In a departure from what I normally post, I decided to list the excuses for why I haven't been adding new stuff here lately:
1) I've been busy
2) I don't seem to have a life anymore
3) See item # 1 =)
Is it me, or has life picked up speed? It seems like at the end of each day I'm exhausted, and I'm at a loss to explain why. =) I'm sure many of you can relate. Among other adventures, I have been working on a new novel. It's nearly ready to send off to the publishing world.
I decided today, to post an excerpt from this new creation, just for kicks and giggles.
I'm entitling this manuscript, "Cry Uncle" I wouldn't even hazard a guess as to what it will be entitled by the end of the editing process---if it survives said process. Be kind---this is my first attempt at writing a mystery. And now without further ado . . . (drum roll please) here it is a little snatch that will hopefully strike a chord out there in blogdom:
A squad car sped down Bench Road to Highland High School, its lights flashing, the siren heralding tragedy. Before it came to a complete stop, a woman opened the door on her side and raced toward the sprawling brick building.
Karen slowed to a walk, sick at heart as she gazed at the man who had called her name. Mike Barnes was one of the best detectives on the force. His appearance was a source of comfort and dismay. If he was already involved, her daughter was in serious trouble. “Did you find her? Did you find Jaycee?”
Mike’s shoulders sagged. “Not yet. We found something we think belongs to her.”
Fighting nausea, Karen followed the detective inside the school. He led her to the office where the principal, his secretary, and one of Jaycee’s teachers, wore expressions matching her own.
“Mrs. . . . uh . . . Judge . . .”
“Karen,” she supplied, cutting through the formalities.
“Karen,” the principal began again, running a nervous hand over his balding
head. The large man looked like he could cry. “We are so sorry.”
“She was in my class,” the biology teacher volunteered. “The office called—”
“That man said he was her uncle,” the secretary said in her defense. The older woman clenched her hands tightly together, indicating the remorse she felt. “He waited for her outside of the office. I saw them talking . . . Jaycee left with him. I thought she knew him.”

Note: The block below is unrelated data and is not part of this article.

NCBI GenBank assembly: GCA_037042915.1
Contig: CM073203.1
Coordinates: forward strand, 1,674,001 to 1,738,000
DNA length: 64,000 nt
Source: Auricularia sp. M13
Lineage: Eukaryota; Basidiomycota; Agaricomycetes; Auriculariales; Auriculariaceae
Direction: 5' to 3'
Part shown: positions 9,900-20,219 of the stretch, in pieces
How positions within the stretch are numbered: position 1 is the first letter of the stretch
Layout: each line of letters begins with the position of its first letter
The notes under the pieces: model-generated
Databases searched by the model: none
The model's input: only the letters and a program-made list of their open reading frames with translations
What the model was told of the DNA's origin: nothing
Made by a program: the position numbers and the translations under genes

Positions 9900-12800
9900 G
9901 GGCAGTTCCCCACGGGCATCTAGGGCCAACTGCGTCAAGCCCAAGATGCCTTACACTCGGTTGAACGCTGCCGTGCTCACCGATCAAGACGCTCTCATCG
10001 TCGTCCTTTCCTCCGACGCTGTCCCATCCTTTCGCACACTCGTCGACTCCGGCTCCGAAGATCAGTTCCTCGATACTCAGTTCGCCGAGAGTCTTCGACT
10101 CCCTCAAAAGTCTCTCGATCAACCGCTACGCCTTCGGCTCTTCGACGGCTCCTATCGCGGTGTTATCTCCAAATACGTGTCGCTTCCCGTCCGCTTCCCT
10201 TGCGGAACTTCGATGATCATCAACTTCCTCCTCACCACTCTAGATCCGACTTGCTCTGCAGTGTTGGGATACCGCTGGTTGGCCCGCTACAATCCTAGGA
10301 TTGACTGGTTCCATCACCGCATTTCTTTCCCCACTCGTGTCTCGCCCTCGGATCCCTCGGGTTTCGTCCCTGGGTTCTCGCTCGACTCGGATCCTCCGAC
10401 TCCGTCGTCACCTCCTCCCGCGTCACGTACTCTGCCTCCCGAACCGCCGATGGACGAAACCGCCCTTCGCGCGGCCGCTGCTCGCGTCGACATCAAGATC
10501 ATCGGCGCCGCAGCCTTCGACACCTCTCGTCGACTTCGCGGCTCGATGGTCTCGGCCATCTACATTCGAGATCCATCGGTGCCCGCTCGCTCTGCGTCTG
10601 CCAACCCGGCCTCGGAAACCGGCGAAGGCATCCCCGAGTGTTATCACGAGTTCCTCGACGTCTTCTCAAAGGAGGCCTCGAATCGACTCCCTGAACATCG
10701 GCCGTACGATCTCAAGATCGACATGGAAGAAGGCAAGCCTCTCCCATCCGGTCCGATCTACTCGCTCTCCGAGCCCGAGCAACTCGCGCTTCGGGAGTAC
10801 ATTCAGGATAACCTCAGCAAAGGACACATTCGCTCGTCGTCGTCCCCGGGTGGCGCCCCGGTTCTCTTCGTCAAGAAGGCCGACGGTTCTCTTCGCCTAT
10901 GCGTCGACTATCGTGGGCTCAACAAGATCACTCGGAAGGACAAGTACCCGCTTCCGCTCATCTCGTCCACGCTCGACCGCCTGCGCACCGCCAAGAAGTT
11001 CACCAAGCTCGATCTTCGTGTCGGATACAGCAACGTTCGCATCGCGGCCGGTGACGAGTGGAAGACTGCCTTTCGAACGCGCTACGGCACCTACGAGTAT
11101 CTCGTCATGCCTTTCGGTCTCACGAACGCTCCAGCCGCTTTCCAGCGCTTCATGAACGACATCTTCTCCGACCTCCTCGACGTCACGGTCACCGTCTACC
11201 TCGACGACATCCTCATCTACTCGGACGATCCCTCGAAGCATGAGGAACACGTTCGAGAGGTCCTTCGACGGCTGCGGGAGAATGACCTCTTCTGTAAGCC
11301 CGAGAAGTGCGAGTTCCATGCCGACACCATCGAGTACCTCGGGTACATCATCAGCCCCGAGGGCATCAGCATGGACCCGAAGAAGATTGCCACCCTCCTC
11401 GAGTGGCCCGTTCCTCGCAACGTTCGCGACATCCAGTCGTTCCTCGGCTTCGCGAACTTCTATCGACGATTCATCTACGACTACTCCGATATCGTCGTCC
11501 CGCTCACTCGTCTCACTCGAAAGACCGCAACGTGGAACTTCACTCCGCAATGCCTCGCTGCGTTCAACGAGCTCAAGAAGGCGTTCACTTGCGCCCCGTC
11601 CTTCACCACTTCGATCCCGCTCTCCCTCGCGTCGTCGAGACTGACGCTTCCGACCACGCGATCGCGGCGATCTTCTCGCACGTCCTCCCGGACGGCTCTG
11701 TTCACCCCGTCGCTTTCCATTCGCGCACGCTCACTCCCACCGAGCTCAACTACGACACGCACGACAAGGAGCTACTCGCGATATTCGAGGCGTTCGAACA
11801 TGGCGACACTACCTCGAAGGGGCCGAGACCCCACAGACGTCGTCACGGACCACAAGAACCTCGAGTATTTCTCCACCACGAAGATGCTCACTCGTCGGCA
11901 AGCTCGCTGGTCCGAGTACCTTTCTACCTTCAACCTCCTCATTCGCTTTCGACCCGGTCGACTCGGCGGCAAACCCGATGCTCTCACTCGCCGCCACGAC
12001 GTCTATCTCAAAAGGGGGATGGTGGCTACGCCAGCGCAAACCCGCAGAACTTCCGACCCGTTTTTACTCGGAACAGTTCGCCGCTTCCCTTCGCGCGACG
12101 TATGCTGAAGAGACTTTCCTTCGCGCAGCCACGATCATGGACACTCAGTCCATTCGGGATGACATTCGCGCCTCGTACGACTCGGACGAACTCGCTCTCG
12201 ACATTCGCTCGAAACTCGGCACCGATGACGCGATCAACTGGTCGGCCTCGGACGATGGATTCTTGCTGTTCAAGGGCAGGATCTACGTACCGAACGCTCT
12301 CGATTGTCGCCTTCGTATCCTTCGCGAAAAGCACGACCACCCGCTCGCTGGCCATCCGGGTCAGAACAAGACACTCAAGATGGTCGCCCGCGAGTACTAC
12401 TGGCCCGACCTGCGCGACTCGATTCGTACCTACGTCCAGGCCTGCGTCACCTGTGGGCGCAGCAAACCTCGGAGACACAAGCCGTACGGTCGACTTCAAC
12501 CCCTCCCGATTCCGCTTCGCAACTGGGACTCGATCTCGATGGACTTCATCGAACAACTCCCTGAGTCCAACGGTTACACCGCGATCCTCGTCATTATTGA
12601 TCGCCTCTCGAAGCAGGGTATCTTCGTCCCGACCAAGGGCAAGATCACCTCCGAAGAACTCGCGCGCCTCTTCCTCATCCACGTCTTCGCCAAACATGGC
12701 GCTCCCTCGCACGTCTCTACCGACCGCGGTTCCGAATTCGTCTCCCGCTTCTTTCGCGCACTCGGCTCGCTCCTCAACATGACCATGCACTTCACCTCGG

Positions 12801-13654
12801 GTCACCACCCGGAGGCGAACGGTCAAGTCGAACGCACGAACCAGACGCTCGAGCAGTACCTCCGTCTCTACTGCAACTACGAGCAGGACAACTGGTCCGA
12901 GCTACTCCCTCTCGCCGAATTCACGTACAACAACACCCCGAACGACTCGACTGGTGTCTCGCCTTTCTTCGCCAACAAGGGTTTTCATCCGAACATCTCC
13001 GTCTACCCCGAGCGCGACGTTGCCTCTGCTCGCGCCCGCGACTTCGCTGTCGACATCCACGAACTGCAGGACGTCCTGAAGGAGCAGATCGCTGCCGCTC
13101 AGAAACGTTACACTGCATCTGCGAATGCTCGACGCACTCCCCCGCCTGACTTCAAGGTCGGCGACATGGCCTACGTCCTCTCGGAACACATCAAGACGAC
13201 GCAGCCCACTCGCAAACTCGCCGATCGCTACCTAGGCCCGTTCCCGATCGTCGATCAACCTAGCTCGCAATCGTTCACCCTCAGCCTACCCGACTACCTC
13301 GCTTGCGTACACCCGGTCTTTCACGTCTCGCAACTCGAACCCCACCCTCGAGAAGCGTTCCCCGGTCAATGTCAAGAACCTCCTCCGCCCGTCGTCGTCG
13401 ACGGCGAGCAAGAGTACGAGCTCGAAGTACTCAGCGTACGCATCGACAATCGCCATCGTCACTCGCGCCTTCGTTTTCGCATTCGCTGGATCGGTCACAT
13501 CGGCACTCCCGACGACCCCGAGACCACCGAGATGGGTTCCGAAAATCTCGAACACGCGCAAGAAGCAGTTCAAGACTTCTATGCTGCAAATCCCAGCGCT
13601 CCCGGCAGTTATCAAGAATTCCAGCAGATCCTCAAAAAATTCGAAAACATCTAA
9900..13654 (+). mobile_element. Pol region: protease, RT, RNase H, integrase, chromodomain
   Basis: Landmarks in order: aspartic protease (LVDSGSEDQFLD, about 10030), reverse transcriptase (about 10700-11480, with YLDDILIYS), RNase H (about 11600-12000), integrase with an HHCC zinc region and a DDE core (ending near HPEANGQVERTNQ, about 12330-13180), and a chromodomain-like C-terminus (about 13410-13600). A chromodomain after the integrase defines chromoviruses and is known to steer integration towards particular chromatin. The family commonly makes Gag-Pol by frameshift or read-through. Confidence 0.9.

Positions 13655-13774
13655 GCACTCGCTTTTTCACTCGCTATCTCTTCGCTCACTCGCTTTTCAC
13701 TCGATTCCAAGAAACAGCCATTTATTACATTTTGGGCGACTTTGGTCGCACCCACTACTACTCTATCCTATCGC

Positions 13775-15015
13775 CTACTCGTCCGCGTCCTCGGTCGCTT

“He lied,” Karen exclaimed. “I don’t have a brother, and neither did my husband—Jake was an only child. My only sister is divorced—there are no uncles!”
No one dared to respond after after that announcement.
“Why did Jaycee go with him?” Karen demanded.
Six pairs of eyes remained focused on the floor.
(Insert scary music and a little bit of: Dun, dun dun!)
Bye now. =) Bawahahahaha!
Okay, fine . . . I'll share a tiny bit more:
Regaining the ability to focus, she saw that she was lying on the carpeted floor of an unfurnished room. It was new carpet, a forest green color. Heavy curtains covered the windows, making it difficult to judge the time of day. She tried to move and discovered that her hands were tied behind her with rough rope. When she wiggled around, she saw that her ankles were wrapped with duct tape. She assumed that was what had been used to seal her mouth. A growing sense of terror gripped her. Closing her eyes, she prayed, begging for help, for someone to find her. Tears rolled down her face as she struggled against the tape, but it held fast. Help me, she silently begged. Please, Father, help me.
Kidding. =) There are actually about 235 pages that go along with what I've shared above. And I'll share one other item---this particular book tackles the danger of posting personal information on Internet social networks. It is my hope that this book will appeal to parents and their offspring---that it might do a tiny bit of good out there, as well as entertain.
And now, back to the revising\polishing aspect of the writing world. (Did I mention: Bawahahahaha?!)